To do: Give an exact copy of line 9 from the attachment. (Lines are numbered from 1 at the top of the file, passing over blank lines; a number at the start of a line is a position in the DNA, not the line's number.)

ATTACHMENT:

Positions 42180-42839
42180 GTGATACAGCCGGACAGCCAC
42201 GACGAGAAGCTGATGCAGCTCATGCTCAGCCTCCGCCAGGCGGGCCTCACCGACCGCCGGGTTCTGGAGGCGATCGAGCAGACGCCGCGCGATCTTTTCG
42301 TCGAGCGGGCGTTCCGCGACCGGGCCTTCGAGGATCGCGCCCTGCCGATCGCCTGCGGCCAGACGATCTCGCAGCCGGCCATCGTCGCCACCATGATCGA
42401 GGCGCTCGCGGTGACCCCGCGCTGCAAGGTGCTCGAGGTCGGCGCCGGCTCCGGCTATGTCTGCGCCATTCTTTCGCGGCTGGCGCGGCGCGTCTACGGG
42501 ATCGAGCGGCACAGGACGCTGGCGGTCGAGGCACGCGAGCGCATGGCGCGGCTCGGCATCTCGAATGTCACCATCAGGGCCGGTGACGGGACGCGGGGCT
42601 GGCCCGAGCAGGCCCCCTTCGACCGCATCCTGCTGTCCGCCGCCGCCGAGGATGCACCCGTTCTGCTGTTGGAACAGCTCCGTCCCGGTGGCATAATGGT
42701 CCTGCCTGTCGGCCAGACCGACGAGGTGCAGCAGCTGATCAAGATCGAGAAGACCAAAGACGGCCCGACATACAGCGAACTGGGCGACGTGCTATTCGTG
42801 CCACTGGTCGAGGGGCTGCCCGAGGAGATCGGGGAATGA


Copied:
42801 CCACTGGTCGAGGGGCTGCCCGAGGAGATCGGGGAATGA